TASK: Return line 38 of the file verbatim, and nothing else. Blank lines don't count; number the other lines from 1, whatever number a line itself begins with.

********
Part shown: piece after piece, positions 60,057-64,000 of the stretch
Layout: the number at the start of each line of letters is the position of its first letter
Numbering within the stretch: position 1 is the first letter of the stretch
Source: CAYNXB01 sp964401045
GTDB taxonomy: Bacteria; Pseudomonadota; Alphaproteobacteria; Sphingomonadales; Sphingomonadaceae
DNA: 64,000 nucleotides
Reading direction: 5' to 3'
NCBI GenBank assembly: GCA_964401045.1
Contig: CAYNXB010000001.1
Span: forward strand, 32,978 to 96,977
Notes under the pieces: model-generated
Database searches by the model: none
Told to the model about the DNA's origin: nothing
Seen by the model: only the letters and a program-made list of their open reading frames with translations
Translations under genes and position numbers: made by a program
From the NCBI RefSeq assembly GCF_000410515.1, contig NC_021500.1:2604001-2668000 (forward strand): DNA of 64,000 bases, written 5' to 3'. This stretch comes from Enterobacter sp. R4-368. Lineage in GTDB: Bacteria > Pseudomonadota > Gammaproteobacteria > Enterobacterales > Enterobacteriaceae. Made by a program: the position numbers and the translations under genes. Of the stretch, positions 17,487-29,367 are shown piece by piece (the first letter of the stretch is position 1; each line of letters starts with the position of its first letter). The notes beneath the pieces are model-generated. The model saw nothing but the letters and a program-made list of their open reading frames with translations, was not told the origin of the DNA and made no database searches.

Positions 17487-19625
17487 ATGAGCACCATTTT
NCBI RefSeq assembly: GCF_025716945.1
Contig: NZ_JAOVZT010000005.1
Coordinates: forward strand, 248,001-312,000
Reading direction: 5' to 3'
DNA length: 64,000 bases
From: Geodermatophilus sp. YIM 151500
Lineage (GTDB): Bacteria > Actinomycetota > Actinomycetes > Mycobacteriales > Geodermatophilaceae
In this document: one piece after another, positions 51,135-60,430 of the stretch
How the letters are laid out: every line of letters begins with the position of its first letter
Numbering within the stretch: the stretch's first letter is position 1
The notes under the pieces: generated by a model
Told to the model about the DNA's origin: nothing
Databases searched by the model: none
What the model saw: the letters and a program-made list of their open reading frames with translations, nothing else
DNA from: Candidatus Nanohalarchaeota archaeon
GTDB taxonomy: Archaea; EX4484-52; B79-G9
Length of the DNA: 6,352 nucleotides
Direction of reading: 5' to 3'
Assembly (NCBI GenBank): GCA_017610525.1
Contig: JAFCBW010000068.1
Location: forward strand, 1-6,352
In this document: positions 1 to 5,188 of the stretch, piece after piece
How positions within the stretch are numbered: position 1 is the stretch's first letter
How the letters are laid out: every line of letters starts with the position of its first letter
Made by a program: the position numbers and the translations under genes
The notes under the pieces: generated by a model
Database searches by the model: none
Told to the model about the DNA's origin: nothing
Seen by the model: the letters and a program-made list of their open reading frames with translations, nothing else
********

Contig: JAFCBW010000068.1